Updated: Sep 10
Are you a guitarist that is feeling stuck in that limbo between beginner and expert, but you aren't sure what your next steps should be?
If you are trapped on a plateau with your guitar playing and your music, but are looking to advance skills with your instrument, then you need to read this immediately because the answers are inside this article.
First, whether you sit down for 15 minutes or 2 hours for a practice session, break it down into these three levels:
Focus exclusively on the topic of the day. Drill down into the exact thing you want to attack and get better at.
Be conscious of the topic of the day. Begin looking at other topics but with this one in mind, and ways to use it practically.
Play whatever you want. You did the work, now follow your imagination to wherever it leads you. It will probably find something new and interesting if you followed the previous two steps.
Second, you should find ways to combine different exercises so you can attack multiple aspects of a practice routine at one time. Scale practice can be rhythm practice can be practicing playing in position.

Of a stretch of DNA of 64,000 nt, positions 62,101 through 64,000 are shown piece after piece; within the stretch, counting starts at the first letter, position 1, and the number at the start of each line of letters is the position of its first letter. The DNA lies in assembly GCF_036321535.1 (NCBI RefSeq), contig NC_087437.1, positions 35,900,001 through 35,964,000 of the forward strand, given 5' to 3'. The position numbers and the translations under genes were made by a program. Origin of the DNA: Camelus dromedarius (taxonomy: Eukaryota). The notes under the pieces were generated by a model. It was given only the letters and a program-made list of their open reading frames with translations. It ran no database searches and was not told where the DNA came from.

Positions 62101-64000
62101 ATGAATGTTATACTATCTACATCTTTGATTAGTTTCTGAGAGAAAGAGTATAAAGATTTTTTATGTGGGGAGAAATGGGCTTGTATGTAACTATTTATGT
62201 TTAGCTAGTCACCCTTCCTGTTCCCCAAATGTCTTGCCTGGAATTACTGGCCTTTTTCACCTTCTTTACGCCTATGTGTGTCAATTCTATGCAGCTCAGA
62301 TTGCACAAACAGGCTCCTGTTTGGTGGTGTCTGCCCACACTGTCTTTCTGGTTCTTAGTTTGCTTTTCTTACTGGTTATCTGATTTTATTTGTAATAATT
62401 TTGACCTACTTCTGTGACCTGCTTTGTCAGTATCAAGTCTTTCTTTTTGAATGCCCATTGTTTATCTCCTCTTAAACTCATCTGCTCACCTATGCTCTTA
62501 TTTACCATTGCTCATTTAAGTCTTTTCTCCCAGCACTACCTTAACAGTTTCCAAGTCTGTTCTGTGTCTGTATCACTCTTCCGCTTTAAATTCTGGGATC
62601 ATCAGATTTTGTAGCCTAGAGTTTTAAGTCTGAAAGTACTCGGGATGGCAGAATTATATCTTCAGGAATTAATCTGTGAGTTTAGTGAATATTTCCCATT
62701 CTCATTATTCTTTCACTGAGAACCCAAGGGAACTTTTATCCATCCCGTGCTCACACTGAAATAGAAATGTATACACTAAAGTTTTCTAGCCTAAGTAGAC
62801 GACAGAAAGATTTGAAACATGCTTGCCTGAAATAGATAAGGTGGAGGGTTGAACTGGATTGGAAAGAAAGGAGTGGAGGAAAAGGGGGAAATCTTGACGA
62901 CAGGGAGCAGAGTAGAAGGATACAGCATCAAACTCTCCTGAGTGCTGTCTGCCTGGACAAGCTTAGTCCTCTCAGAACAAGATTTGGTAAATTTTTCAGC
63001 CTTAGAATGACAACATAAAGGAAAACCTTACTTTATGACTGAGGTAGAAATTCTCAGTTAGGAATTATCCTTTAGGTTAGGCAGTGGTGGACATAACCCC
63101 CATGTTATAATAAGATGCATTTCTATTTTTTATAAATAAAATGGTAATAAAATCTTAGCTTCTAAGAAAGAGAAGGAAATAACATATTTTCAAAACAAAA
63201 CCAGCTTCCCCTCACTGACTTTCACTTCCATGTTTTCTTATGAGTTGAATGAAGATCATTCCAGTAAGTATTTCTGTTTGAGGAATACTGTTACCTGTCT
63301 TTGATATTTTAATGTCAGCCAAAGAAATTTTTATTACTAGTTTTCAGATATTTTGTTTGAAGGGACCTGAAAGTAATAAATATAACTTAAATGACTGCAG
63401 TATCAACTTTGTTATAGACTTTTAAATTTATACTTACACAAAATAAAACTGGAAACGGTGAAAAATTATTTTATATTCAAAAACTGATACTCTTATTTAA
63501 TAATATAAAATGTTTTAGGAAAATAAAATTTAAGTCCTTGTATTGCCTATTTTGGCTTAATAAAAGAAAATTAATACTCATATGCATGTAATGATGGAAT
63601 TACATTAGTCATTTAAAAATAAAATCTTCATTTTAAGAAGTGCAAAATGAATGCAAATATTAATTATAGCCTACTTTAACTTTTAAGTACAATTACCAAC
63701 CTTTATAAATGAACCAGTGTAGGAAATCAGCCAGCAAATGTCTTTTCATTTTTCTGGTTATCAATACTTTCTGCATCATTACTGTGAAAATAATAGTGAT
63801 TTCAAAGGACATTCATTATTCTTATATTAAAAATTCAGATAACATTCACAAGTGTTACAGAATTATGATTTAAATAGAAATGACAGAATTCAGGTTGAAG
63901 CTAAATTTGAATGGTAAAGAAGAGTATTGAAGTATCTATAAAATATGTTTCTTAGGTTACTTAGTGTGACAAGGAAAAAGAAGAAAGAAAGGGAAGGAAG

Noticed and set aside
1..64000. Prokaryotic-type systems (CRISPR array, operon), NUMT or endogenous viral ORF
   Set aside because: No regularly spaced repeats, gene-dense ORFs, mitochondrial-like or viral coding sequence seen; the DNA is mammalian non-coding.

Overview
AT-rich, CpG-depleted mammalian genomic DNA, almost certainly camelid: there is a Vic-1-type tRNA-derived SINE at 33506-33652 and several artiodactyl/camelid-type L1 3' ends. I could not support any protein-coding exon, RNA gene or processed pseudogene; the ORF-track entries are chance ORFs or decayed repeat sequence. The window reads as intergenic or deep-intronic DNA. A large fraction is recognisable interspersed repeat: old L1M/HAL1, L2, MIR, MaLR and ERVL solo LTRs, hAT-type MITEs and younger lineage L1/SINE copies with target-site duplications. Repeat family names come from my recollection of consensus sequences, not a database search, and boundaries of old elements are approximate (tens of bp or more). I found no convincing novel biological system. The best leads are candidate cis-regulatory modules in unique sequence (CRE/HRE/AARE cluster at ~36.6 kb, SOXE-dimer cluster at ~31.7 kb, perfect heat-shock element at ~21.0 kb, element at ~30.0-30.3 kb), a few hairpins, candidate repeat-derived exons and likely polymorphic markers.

Third, use a metronome. Set the metronome to around 40 BPM and use that to practice scales, arpeggio patterns and groupings of notes. Start with one note for every click until you play the whole pattern up and down. Then move to two notes, then three, four, five, six, seven, and eight. This ends up being a great exercise for working on your speed chops by gradually increasing the speed, your phrasing by making you play some odd patterns and groupings, and your time feel by needing to be precise against the metronome.
Now for specific scale and arpeggio practice:
Cycle up through the circle of 4ths, down the circle of 5ths and vice versa to move your patterns around the fret board. (Ex. Starting on C, then moving to F, Bb, Eb, etc)
Choose a different scale or mode on each different change of key (ex. C Major, F Lydian, Bb Dorian, etc)
Choose to play strictly in position, or 3 notes per string, 2 notes per string, 1 note per string, or 4 notes per string.
Play scales on one string, up and down, then move each final note to the next adjacent string. This works better if you start on the first available scale degree on the low E string, but you can choose to start on the root.
Play the arpeggio for each scale you play, determining the 3rd and 7th (the juicy notes)
Remember to combine and mix and match all these ideas into something that's new and challenging every day.
That should get you started ;)
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